When law enforcement officers conduct an investigation, they use a variety of tactics and strategies to gather evidence. Among the most common of those is a search and seizure. Evidence legally obtained during a search and seizure may then be admitted at trial to prove the defendant’s guilt. Sometimes, however, law enforcement officers conduct an illegal search and seizure. If you have been charged with a federal crime that involved a search and seizure you should consult an experienced defense attorney to determine if the search was legal and executed properly.
At Haas Law, we have the experience and resources to successfully challenge an illegal search and seizure. Let us put our skills and expertise to work for you to ensure that illegally obtained evidence is not used against you in a criminal prosecution.
The Fourth Amendment Basics
In the United States, we are all fortunate to be protected by the U.S. Constitution which affords us several important rights and privileges. Among those rights is the right to be free from “unreasonable searches and seizures” found in the Fourth Amendment, which reads as follows:
The right of the people to be secure in their persons, houses, papers, and effects, against unreasonable searches and seizures, shall not be violated, and no Warrants shall issue, but upon probable cause, supported by Oath or affirmation, and particularly describing the place to be searched, and the persons or things to be seized.
The Fourth Amendment was included in the Bill of Rights to ensure that the police cannot conduct a search and seizure without first obtaining a warrant based on probable cause. Understanding both the warrant requirement and the existing exceptions to that requirement is essential to evaluating whether a search and seizure was legal.
Understanding the Warrant Requirement
The Fourth Amendment protection against unreasonable searches and seizures has been watered down somewhat by the courts over the years; however, it remains a cornerstone of search and seizure law. It requires a law enforcement officer to start with the presumption that a warrant based on probable cause is required before conducting a search of a suspect’s property. Probable cause requires a logical belief, supported by facts and circumstances, that a crime has been, is being, or will be committed or that evidence of a crime will be found at the location to be searched. Ideally, this means that a law enforcement officer must submit a request for a warrant, along with an affidavit setting forth the basis for the warrant, to a judge or magistrate for review and approval before conducting a search.
Exceptions to the Warrant Requirement
There are four important exceptions to the warrant requirement that allow the police to conduct a search and seizure without first obtaining a warrant, including:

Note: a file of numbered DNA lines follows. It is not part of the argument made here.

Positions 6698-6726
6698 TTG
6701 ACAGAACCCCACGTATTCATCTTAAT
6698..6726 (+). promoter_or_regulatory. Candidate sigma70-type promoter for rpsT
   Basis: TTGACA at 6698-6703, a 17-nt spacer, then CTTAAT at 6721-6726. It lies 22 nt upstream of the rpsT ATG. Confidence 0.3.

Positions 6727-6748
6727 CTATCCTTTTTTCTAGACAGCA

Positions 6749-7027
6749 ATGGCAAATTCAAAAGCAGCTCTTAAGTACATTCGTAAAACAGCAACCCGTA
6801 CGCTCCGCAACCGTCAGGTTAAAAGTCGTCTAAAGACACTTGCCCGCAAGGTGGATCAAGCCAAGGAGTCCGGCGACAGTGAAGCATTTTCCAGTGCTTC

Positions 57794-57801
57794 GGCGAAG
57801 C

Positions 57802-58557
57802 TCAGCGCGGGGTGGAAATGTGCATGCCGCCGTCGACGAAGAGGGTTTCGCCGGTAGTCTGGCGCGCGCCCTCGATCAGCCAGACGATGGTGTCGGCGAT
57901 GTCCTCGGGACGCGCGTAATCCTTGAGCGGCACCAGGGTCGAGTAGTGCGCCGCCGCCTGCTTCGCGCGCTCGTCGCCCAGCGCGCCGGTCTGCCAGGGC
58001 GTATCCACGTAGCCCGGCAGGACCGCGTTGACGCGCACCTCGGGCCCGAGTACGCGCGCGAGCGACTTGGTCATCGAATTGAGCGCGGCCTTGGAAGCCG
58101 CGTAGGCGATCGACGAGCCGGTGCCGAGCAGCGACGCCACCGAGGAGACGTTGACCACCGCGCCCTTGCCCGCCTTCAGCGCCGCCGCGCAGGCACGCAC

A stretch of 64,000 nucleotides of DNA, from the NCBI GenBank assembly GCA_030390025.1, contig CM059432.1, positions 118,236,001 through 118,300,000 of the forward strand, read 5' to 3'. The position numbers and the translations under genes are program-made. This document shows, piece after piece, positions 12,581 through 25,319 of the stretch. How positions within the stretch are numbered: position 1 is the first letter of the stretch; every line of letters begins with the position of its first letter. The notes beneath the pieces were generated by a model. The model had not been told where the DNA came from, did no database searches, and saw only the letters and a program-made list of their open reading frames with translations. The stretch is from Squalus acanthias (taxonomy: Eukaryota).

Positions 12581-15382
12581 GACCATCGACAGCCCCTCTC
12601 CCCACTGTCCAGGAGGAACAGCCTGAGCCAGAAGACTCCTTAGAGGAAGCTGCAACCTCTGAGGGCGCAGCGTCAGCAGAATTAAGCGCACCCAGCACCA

- Consent. The most commonly used exception to the warrant requirement is consent. If you consent to a search of your home a warrant is not required. Not surprisingly, law enforcement officers will often go to great lengths to get a suspect to consent, including telling the suspect that a warrant is on the way (when it is not) or threatening arrest (when they have no legal reason to make an arrest).
- Incident to arrest. This applies if a police officer is at your home to serve a legitimate arrest warrant. In that case, a limited search may be conducted near the arrestee to ensure that the arrestee does not have weapons or contraband within reach. A search of your entire home is not justified using this exception.
- Plain view. If a law enforcement officer can see contraband in plain view when you open your door, the officer is no longer required to obtain a warrant.
- Emergency/hot pursuit. This exception was carved out for situations in which a police officer has a reasonable belief that a genuine, time-sensitive emergency is occurring that justifies entering the home. It may also apply if the officer is in “hot pursuit” of someone who has allegedly committed a crime and enters the home.
Defense Strategies When an Illegal Search and Seizure Occurred
Evidence obtained during an illegal search and seizure may be excluded, meaning it cannot be introduced and used against you at trial. An experienced illegal search and seizure defense attorney may challenge a search using several strategies, including:
- Failure to obtain a warrant. The prosecution has the burden of proving that an exception applies if the police searched without first obtaining a warrant.
- Lack of probable cause. The affidavit submitted with the warrant request may fail to satisfy the probable cause requirement.
- Exceeded the scope of the warrant. A warrant must specify the location to be searched and the scope of the search. If the police exceeded the scope, it may be an illegal search.
- Technical deficiencies. If a warrant has the wrong address on it, for example, it might be
Get Help from Experienced Orlando Illegal Search and Seizure Defense Attorney
If you have been charged with a criminal offense involving what you believe may have been an illegal search and seizure, you need to consult with an experienced criminal defense attorney immediately to discuss your legal options.
At Haas Law, our illegal search and seizure defense attorneys have the knowledge, experience, and commitment necessary to challenge an illegal search and seizure and make sure any evidence obtained during that search is inadmissible at trial.
Call us at 407-755-7675, chat with us online, or submit our online form today. Because we understand that time is of the essence when federal law enforcement authorities are investigating you, our calls are answered 24 hours a day, allowing you to schedule an appointment as soon as possible to discuss your legal options.